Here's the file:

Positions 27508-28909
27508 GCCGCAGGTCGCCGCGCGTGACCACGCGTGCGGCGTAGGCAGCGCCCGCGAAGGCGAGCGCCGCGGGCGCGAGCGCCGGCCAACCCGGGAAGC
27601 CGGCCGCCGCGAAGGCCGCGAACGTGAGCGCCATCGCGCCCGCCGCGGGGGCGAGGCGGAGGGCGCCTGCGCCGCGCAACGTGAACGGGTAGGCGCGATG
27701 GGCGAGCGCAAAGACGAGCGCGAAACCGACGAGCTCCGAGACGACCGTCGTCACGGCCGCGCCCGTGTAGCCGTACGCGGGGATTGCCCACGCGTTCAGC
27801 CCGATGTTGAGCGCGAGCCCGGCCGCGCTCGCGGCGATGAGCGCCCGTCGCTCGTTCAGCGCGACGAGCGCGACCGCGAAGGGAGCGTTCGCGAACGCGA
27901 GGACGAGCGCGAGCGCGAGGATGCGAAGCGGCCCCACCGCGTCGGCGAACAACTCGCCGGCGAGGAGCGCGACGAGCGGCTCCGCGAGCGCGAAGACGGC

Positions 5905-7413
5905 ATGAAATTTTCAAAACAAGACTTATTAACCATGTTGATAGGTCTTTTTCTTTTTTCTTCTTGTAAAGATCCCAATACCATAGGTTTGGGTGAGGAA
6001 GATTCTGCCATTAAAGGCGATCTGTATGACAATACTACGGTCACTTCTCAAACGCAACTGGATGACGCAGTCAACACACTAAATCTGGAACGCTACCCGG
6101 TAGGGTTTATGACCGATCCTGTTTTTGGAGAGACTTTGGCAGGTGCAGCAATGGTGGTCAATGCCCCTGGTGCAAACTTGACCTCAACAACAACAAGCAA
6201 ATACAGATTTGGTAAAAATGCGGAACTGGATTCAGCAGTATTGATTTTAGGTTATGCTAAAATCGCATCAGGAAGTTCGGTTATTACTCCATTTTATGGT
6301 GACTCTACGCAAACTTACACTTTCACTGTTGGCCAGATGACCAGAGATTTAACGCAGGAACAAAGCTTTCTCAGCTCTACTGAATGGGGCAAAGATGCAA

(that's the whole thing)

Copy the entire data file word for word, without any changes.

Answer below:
Positions 27508-28909
27508 GCCGCAGGTCGCCGCGCGTGACCACGCGTGCGGCGTAGGCAGCGCCCGCGAAGGCGAGCGCCGCGGGCGCGAGCGCCGGCCAACCCGGGAAGC
27601 CGGCCGCCGCGAAGGCCGCGAACGTGAGCGCCATCGCGCCCGCCGCGGGGGCGAGGCGGAGGGCGCCTGCGCCGCGCAACGTGAACGGGTAGGCGCGATG
27701 GGCGAGCGCAAAGACGAGCGCGAAACCGACGAGCTCCGAGACGACCGTCGTCACGGCCGCGCCCGTGTAGCCGTACGCGGGGATTGCCCACGCGTTCAGC
27801 CCGATGTTGAGCGCGAGCCCGGCCGCGCTCGCGGCGATGAGCGCCCGTCGCTCGTTCAGCGCGACGAGCGCGACCGCGAAGGGAGCGTTCGCGAACGCGA
27901 GGACGAGCGCGAGCGCGAGGATGCGAAGCGGCCCCACCGCGTCGGCGAACAACTCGCCGGCGAGGAGCGCGACGAGCGGCTCCGCGAGCGCGAAGACGGC

Positions 5905-7413
5905 ATGAAATTTTCAAAACAAGACTTATTAACCATGTTGATAGGTCTTTTTCTTTTTTCTTCTTGTAAAGATCCCAATACCATAGGTTTGGGTGAGGAA
6001 GATTCTGCCATTAAAGGCGATCTGTATGACAATACTACGGTCACTTCTCAAACGCAACTGGATGACGCAGTCAACACACTAAATCTGGAACGCTACCCGG
6101 TAGGGTTTATGACCGATCCTGTTTTTGGAGAGACTTTGGCAGGTGCAGCAATGGTGGTCAATGCCCCTGGTGCAAACTTGACCTCAACAACAACAAGCAA
6201 ATACAGATTTGGTAAAAATGCGGAACTGGATTCAGCAGTATTGATTTTAGGTTATGCTAAAATCGCATCAGGAAGTTCGGTTATTACTCCATTTTATGGT
6301 GACTCTACGCAAACTTACACTTTCACTGTTGGCCAGATGACCAGAGATTTAACGCAGGAACAAAGCTTTCTCAGCTCTACTGAATGGGGCAAAGATGCAA